Top Men - Viggo Mortensen
As Diego Alatriste, he perfectly embodies the epic Castilian captain created by Arturo Pérez-Reverte. A hero with whom Viggo will no doubt leave a mark in Spanish cinema.
If something is typical of him, it is his charm and familiarity. We hadn't even met him, but the comments from the other actors had created a very clear picture of Viggo: a man of depth, charm and, above all, generous. It was with all these expectations we arrived at the interview with the star of Alatriste, the new Spanish blockbuster. And, to be honest, the first impression that you get from the New York actor with cosmopolitan roots (his father is Danish and his mother is American), is very different from that of the vigorous and strong hero that we have always seen on the big screen. Instead, Mortensen is a calm, serene, and very reflective man. His blue eyes reflect the inner peace that he has managed to maintain in spite of the Hollywood craziness, and his looks are rather casual: jeans, t-shirt, Argentinean wristbands, and sneakers. Besides, he immediately makes you feel at home, and he prepares you to enter his world. As a matter of fact, he takes the lead and starts the interview, which will soon lead to one subject: his career.
Loving and sensitive
Apart from acting, Viggo loves poetry and painting. So far he has written three books; his sensitivity and detachment from the world of glamour are widely known: 'I just take care of my work, of the people I love, of my good friends, and of my family. I try to stay away from unnecessary ceremonies, from glamorous events, and from everything that has no direct relationship with what I am doing at that moment. I stay away from the spotlight, gossip, and from anything that would make me a target of the paparazzi. I don't even read the newspapers or magazines that talk about me; I think it's dangerous because you start believing the good and bad things they say about you, and you lose your ability to know what you think and what you want to achieve,' he says categorically. Another thing that the actor has fought to preserve is his privacy. After he divorced Exene Cervenka (the legendary singer of the group X, the American punk band of the 80's, and with whom he has an 18 year-old son, Henry Mortensen), nothing about his private life has been known; 'of course love is something very important in my life; I am a man who is in love with his work, his family, and his friends; in that sense I feel I am very similar to Captain Alatriste, who is in love with his cause and his land,' he tells us, focusing again on Díaz Yanes' movie.
In search of the Captain
For this actor, characters must have roots, so when he accepted the project, he decided to visit Castile and León to find the exact place where Diego Alatriste was born. 'It was very important for me to know what had happened to Diego between the time of his birth and the moment when the movie starts. So, a long time before we started filming, I got my car and set out to visit all the towns in that part of Spain. When I arrived in the mountains of León I discovered something in the people there that made me feel like I was in the land of Alatriste,' Mortensen tells us and, after a brief pause, he continues: 'Another thing I did to make sure I was right was to call Reverte from the hotel: `Let's see, Arturo, I have been travelling around Spain for days, and I think I have found Alatriste in the León mountains, what do you think?' I asked very seriously. And almost immediately he said "yes'. So I started working on getting a Castilian accent, and developing a past for the Captain. I am sure there are a lot of things that are not said in the movie but that will show on the screen, and this search is one of them, just like the friendly atmosphere there was during the filming that turned us all into a big family.'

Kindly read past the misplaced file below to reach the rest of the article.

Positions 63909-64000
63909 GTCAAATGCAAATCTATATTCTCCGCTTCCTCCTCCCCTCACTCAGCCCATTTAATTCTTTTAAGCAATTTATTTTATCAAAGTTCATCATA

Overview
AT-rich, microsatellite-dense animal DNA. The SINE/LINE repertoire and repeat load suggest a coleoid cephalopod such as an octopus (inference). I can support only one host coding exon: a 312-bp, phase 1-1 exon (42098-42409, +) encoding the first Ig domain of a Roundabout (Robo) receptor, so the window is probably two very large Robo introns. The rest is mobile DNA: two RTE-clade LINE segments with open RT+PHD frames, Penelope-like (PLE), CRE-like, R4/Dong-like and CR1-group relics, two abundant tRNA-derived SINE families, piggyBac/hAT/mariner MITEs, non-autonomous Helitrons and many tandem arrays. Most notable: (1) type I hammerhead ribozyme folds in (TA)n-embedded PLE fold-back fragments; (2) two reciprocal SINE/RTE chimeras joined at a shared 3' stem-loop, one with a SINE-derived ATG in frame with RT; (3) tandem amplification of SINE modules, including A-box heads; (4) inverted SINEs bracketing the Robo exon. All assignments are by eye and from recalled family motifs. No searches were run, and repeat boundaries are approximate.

Blockbuster Spanish style
This is the third time Viggo has worked with a Spanish director. The first time was under the direction of José Luis Acosta, and the second with Ray Loriga. 'When you are used to filming in the U.S., the way things are done in Spain may feel like a great chaos, because there is a more relaxed atmosphere. But you soon realize that it is something that has to do with the culture, and I loved it! In the long run, this style makes you feel more relaxed, and it creates a unique way of working together and of camaraderie. Tano (Díaz Yanes) encourages team work, makes you feel at peace, and he lets you make suggestions about your own view and approach to the character,' he tell us convincingly.
A post-modern hero
'It's always a bit scary to start something new, even when I am convinced that it is a good story and a good character. But I think it is necessary to be afraid, because when you think that you know everything and you feel confident, you can contribute or learn very little. Yet, it is very important to visualize yourself doing everything, and to believe that you can do it; that will guarantee your success', the actor, who identifies more and more with heroic and realistic roles, tells us. 'Something I loved about Alatriste is that it takes place during a period in history that has been studied very little in movies. The Americans, the French and the Italians have produced several stories based on their epic pasts, but the Spaniards haven't. This is a story that deals with love and pride, because many mistakes are made in the name these feelings. I have also taken some wrong turns out of pride, or because I was thinking with my guts instead of with my head. In that sense, I can relate to Alatriste, because he cannot admit that he is in love with Maria de Castro just out of pride'. The character Viggo is talking about is played by Ariadna Gil, and Viggo shares with us: 'She is a beautiful, intelligent and unconventional woman; she has everything a man could wish for! My character refers to her as the most desired woman in Spain and, I can say, it is true!'